In 1988 and 1989, other independent groups with foster parents as directors started up. One of these, Pro-Teen, which normally places children over 12 years of age, as an example of the way an independent agency can develop and consolidate innovative ways of working. Some local authority social service departments have declined to place children with these organisations on the grounds that they are too expensive (although probably no more than the equivalent residential placement) and that their value is unknown, but not all local authorities hold this view. There seems to be a certain lack of logic in the opposition to independent agencies as children in care have been placed in private residential care, which may be very expensive. In addition, in the wider context of community care, buying-in private services was commended by Sir Roy Griffiths (Griffiths, 1988) to widen consumer choice, stimulate innovation and encourage efficiency.

Finally – also in Kent – a small voluntary agency, Rented Accommodation for Teenagers (RAFT), is extending the same method of family placement to homeless young people aged 16 to 20, either ‘off the streets’ or on the point of leaving care (Graham, Hazel, Richards and Waddell, 1992). The family placement is used as a staging post for sorting out problems prior to independent living or a return home and, for those who need to move on but cannot return home, RAFT provides a shared house or small flats as a second stage. RAFT appeared able to recruit without undue difficulty the same kind of capable and enthusiastic families as those who responded to the challenge of teenage fostering, but encountered difficulties in the management of a placement programme which was situated in a centre for youth work. The model (family placement followed by supervised housing) seems to suit the needs of the very young homeless.

A number of similar programmes appear to be starting in other areas. One of the most recent (January 1991) is the Young Offenders Community Support Scheme, run by Hampshire (UK) Probation Service in conjunction with National Children’s Homes and the Home Office (Field, 1992). It aims to prevent young people aged 17 to 21 from entering custody by placing them with families. Both the families and the young offenders receive substantial support. After a successful start, the weakness of this programme has been shown to be the lack of follow-on accommodation, which was not planned at the beginning and which is difficult to provide, so that young people leaving their family placement may face acute housing problems.

During the period under review, the idea of fostering as paid work has become widespread in the UK. Both local authorities and voluntary organisations have experimented with different ways of combining in one system short-term foster care leading to a return home, long or medium-term substitute homes for younger children and ‘professional’ or ‘treatment’ fostering for adolescents – not to mention remand fostering, respite care and so on. One county, Warwickshire, experimented with managing with no residential care, except for five retained places. Their experiences have been described with great openness (Cliffe, 1991), but the result was not wholly successful. The experiment began from a base of very little residential care, but did not attempt to recruit more foster carers or to re-organise a somewhat traditional fostering system. The only professional foster carers were employed for placements lasting four weeks or less. Despite a considerable degree of success, children and young people in placement were moved more often than was described and had little choice of foster home. The foster carers had not been trained to work in teams*, so that many of the disruptions did not lead to planned, constructive transfers.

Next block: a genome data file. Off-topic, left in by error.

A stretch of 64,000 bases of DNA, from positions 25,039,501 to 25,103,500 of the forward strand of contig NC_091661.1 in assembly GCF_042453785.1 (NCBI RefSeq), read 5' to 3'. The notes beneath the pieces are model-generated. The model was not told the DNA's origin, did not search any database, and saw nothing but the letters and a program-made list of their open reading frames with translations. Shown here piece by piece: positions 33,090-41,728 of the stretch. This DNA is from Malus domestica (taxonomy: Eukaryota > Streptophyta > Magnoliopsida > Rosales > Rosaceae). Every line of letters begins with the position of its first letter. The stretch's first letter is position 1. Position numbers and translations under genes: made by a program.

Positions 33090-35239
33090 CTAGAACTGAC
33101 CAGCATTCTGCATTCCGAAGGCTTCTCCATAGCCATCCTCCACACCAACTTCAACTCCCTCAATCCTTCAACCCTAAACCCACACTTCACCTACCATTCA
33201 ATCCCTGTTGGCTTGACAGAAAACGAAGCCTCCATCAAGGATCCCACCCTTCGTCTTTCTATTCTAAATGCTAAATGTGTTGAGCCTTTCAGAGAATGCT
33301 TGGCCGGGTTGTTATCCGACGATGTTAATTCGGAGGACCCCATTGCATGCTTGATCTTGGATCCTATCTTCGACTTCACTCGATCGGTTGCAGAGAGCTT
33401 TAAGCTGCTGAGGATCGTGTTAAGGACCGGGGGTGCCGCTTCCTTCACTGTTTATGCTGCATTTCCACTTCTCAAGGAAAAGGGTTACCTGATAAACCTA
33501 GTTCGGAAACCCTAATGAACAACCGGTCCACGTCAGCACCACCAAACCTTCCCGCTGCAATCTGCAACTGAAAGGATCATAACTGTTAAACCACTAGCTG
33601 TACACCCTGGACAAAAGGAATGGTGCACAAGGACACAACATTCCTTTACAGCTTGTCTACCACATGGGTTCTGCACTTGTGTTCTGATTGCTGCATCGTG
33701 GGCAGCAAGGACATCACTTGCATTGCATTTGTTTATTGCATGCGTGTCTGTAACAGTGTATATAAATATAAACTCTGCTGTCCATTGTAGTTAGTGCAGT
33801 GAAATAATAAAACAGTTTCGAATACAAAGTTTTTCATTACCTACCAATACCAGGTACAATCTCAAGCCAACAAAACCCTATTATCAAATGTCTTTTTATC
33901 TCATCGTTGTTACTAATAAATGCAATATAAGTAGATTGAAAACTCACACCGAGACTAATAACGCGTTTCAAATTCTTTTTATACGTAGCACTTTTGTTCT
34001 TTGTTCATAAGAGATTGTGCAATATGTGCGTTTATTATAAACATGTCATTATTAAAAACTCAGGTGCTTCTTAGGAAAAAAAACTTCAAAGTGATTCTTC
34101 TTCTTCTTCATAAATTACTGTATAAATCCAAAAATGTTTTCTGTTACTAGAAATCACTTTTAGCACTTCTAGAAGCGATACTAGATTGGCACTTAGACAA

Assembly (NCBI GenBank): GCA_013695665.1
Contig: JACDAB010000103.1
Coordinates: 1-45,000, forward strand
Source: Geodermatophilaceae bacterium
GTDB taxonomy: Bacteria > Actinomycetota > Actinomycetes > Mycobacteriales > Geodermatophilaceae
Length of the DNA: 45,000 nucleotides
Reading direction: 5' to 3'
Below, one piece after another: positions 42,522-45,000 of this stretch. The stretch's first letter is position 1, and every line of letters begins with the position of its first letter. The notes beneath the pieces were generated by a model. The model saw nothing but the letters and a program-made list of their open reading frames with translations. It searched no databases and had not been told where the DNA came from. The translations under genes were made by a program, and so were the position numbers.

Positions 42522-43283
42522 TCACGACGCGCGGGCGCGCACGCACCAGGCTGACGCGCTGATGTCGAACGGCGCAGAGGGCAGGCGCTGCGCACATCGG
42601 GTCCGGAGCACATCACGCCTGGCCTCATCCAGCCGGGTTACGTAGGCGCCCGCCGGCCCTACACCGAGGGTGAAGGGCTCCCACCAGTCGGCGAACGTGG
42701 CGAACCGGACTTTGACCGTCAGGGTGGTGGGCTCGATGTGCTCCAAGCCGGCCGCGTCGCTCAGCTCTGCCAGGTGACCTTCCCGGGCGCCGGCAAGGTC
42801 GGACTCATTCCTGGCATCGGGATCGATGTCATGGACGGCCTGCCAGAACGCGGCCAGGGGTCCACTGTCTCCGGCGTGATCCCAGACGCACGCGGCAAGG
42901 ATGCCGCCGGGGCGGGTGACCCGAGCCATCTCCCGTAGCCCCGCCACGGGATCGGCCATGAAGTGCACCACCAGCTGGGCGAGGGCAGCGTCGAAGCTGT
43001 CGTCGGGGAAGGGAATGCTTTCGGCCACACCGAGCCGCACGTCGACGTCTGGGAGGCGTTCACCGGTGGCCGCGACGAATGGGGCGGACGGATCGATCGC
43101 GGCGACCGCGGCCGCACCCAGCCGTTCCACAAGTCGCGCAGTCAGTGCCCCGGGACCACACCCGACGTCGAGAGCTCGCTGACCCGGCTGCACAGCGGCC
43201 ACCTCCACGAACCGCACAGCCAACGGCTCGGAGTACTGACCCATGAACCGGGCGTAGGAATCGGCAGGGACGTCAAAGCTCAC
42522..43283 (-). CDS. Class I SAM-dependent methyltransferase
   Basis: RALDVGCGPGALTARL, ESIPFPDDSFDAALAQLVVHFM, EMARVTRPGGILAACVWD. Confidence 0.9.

Teenage foster care in the UK has continued to expand and develop. The quality of the service offered by local authorities and voluntary bodies is difficult to assess and is certainly variable. The quality of service offered by the new independents appears to range from excellent to probably very poor. As no system of registration or inspection for these agencies is in place, this new development is not without danger, especially in view of the rapid increase in the number of these programmes. However, profound changes in practice are gradually taking shape as a consequence of the new children’s legislation. Regulation of the new independent agencies is likely to be one of these changes.

The Children Act 1989 and Teenage Fostering

The Children Act 1989, which was implemented in October 1991, provides a single and consistent statement of the law about caring for, bringing up and protecting children. It brings together previous fragmented legislation and makes radical changes.

Changes affect both accommodation arranged by agreement between the social worker and the family or individual and compulsory care or supervision resulting from court proceedings. Voluntary arrangements are to be preferred wherever possible and this chapter will not consider the detailed changes to court procedures and orders resulting from the Act (Department of Health, 1991b).